The Board of Physicians on Monday is meeting in Hartford to consider adding four more conditions to the list in which a patient must be eligible for medical marijuana, one of which is opiate use disorder and withdrawal.
A local advocate for families struggling with opioid addiction told Channel 3 on Sunday they she supports medical marijuana as a treatment option, but would like to see more regulation in place.
Groton resident and founder of the group, Community Speaks Out, Tammy De La Cruz said her advocacy work stemmed from losing her son, Joey Gingerella two years ago.
Gingerella was recovering from an addiction to painkillers and helping others recover as well, when he lost his life to gun violence.
As for using medical marijuana, De La Cruz said she believes there are many paths to recovery.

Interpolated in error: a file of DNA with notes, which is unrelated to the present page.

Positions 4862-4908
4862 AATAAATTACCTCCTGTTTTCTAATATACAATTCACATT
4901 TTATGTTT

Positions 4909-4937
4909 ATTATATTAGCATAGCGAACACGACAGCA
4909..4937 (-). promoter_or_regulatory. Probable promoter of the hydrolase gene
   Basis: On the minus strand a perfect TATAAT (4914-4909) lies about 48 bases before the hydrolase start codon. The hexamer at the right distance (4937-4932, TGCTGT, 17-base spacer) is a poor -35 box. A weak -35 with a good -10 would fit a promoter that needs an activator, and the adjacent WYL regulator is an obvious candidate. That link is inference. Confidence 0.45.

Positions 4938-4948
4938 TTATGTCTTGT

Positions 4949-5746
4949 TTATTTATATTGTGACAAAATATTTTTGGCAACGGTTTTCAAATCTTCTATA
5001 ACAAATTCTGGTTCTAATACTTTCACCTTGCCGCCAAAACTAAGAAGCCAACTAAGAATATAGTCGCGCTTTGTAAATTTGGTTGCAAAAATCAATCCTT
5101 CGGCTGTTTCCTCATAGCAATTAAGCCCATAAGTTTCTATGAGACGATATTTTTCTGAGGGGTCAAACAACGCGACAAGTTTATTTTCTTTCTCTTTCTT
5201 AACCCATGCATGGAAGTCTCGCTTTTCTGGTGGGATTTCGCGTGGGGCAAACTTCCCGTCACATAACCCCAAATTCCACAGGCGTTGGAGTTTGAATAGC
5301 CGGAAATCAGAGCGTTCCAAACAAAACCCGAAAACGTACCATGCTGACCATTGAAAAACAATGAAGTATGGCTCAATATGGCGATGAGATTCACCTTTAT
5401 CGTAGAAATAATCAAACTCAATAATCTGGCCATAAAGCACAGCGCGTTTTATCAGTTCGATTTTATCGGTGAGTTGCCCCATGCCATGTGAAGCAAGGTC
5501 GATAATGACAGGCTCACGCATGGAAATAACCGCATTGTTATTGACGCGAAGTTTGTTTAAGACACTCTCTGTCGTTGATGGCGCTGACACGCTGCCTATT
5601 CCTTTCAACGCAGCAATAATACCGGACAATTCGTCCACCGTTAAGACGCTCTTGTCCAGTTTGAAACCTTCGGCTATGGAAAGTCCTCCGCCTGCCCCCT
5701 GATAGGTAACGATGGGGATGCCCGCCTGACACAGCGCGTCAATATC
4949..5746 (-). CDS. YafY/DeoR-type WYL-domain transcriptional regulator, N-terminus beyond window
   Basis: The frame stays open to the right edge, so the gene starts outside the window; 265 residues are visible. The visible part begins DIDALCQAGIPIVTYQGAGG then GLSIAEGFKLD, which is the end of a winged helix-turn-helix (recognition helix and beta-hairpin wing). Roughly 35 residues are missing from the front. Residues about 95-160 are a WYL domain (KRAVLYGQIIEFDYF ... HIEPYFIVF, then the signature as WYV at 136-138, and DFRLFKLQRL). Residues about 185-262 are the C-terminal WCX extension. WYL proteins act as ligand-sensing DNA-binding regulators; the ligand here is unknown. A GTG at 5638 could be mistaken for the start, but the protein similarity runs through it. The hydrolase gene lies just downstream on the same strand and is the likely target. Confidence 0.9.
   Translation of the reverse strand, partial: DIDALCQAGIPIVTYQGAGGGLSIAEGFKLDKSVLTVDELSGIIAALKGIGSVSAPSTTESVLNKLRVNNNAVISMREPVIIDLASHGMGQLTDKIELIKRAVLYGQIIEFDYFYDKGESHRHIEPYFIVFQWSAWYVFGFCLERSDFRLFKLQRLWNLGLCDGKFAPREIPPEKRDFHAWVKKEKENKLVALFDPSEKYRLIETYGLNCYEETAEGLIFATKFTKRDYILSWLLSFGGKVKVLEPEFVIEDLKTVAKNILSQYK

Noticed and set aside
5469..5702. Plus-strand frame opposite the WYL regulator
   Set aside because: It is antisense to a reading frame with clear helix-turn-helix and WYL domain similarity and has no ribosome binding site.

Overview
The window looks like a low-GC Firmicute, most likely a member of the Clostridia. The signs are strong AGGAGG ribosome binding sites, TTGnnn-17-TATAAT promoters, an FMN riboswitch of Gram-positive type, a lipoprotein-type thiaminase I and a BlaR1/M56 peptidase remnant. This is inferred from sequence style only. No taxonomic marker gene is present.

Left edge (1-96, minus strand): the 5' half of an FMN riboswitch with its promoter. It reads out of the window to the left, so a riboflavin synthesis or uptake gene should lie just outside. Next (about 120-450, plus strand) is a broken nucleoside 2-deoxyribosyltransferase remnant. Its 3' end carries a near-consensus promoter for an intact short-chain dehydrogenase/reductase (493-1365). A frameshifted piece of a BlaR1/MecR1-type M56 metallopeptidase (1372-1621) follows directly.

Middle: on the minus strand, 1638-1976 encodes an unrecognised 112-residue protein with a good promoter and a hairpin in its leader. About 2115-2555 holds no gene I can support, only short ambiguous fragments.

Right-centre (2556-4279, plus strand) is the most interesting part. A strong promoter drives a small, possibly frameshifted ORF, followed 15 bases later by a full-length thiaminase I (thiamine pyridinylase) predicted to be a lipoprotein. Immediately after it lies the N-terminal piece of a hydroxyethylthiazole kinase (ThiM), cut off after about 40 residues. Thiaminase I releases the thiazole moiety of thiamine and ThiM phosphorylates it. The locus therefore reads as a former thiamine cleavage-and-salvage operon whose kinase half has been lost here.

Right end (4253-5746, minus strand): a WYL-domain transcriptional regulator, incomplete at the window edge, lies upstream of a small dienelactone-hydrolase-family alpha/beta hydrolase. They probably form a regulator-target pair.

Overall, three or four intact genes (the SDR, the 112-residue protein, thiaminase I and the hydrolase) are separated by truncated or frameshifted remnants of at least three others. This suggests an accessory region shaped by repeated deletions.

"I have met a few people that have made comments, they were on heroin for many years, and they do use medical marijuana to stay off the heroin," De La Cruz explained.
"So, I know it works for some because there are multiple pathways. I'm not close minded to it being an option."
On Monday, the Board of Physicians is meeting in Hartford to determine if opiate withdrawal and opioid use recovery should be included to Connecticut's medical marijuana program.
"As far as medical marijuana, I know that it serves its purpose. I'd like to see a little more regulation on it like I said learn a little bit more," said De La Cruz.
The public hearing is slated for 8:30 a.m. at the Department of Consumer Protection offices.